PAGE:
Investigating Nucleoside Analogue Inhibition of Coronavirus Replication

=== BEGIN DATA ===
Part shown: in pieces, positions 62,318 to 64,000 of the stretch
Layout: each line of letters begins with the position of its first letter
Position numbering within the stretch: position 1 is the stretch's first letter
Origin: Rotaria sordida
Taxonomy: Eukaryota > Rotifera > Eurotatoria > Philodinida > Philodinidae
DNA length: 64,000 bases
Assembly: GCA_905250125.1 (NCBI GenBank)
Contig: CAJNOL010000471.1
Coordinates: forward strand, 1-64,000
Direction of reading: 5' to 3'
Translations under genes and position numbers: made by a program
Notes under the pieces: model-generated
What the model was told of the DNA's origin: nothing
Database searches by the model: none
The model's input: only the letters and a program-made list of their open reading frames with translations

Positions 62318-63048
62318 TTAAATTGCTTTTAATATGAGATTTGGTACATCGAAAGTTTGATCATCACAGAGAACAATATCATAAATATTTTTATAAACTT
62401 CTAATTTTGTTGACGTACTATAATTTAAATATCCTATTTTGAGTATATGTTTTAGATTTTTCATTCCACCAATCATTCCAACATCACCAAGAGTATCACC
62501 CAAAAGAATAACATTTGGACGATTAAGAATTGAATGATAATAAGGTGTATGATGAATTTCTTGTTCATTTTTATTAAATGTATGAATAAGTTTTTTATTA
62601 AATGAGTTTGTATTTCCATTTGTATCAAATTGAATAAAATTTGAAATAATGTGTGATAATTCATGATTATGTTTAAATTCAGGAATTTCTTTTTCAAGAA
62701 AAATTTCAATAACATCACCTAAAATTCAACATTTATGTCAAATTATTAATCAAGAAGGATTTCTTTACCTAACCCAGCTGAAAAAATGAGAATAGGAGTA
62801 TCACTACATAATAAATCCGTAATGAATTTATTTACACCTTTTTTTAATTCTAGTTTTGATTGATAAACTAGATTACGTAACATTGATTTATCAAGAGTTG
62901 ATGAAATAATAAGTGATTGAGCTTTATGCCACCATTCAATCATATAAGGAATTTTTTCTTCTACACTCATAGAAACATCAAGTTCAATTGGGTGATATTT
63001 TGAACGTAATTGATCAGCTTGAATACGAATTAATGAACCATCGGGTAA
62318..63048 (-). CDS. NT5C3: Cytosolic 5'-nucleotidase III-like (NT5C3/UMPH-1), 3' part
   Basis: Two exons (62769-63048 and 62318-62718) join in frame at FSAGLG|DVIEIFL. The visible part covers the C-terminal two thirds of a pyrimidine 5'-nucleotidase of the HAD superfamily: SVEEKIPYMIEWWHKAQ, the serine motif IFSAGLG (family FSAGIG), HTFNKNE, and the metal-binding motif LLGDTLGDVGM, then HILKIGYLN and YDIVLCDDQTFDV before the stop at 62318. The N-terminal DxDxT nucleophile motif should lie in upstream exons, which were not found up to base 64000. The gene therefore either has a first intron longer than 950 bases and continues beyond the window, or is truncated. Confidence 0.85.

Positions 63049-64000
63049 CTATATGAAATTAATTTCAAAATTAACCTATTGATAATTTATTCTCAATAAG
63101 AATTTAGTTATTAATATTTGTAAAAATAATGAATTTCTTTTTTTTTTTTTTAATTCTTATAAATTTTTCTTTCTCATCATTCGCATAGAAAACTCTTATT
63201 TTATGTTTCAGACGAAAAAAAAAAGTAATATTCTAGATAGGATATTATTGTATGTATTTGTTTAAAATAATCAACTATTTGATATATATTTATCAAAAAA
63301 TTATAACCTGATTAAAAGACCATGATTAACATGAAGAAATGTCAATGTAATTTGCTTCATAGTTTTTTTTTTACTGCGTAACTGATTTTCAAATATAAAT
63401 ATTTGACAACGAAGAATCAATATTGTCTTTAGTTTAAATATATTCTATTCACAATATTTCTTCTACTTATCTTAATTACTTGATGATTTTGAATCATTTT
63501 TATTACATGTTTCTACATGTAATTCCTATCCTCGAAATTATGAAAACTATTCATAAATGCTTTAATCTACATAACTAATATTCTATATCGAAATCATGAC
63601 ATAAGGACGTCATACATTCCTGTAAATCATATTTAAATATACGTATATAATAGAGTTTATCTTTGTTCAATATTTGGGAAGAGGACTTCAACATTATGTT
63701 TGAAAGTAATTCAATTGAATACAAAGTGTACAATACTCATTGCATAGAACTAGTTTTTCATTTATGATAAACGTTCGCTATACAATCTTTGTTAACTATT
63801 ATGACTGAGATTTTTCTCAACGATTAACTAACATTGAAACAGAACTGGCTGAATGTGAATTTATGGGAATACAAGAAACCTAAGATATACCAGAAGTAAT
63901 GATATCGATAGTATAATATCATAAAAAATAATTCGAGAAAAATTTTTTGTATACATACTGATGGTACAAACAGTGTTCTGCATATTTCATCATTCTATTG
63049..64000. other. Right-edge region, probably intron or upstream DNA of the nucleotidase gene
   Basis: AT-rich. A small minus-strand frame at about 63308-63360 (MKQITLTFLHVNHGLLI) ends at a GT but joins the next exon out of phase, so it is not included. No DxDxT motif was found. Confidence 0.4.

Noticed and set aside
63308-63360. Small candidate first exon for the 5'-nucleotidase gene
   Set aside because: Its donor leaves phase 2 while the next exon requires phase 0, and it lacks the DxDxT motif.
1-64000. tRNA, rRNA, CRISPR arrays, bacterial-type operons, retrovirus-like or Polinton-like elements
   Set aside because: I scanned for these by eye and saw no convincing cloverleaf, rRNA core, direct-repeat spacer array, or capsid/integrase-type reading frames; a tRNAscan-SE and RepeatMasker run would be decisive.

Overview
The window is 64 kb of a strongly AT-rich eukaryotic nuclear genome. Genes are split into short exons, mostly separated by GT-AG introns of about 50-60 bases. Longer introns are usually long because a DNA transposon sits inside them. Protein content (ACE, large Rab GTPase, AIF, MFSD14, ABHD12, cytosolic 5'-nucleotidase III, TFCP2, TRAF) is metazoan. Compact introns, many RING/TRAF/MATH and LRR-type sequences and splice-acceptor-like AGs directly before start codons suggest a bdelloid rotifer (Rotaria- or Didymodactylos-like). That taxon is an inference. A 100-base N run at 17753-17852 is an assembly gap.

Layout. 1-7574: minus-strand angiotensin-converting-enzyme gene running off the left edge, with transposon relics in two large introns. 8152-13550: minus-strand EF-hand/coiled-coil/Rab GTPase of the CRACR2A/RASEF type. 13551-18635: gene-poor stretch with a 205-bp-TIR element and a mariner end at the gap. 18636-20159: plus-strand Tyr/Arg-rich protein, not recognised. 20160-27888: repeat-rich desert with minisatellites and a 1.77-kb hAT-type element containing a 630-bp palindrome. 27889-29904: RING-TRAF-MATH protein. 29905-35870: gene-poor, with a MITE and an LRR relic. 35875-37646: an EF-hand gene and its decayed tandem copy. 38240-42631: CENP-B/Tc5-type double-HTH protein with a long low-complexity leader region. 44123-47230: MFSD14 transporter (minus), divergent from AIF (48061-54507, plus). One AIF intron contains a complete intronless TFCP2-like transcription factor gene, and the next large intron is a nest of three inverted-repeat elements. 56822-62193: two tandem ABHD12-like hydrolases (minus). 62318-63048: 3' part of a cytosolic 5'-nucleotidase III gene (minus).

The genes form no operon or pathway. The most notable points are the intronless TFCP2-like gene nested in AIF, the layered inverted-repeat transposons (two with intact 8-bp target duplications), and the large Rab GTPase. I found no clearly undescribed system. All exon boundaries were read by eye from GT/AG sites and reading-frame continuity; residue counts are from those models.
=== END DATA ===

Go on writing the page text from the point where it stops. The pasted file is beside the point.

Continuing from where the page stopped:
Emerging viruses, such as coronaviruses (CoVs), continue to pose a threat to human health, and few countermeasures have been approved to treat these infections. Two CoVs have emerged to cause severe disease in humans within the last twenty years, and CoVs that are closely related to these two viruses continue to circulate in bats. Thus, new CoVs could emerge into humans to cause severe disease, emphasizing the importance of developing antivirals that broadly inhibit these viruses. This work has identified two compounds that potently inhibit CoVs: remdesivir (GS-5734) and β-D-N4-Hydroxycytidine (NHC; EIDD-1931). Both of these compounds are classified as nucleoside analogues, structural mimics of naturally occurring compounds that are required for viral replication. This work demonstrates that both of these compounds inhibit CoVs by targeting viral replication, though they do so by distinct mechanisms. In addition, remdesivir and NHC obtain only low-level resistance to the compounds after extended passage, suggesting a high barrier to resistance for both of these inhibitors. This low-level resistance in CoVs is associated with a fitness cost in the absence of drug. However, low-level resistance to one of these compounds does not broadly confer resistance to other nucleoside analogues, suggesting their potential to be used in combination to treat CoV infections. Overall, this work identifies two distinct nucleoside analogue inhibitors that potently inhibit CoVs and provide insight into CoV replication.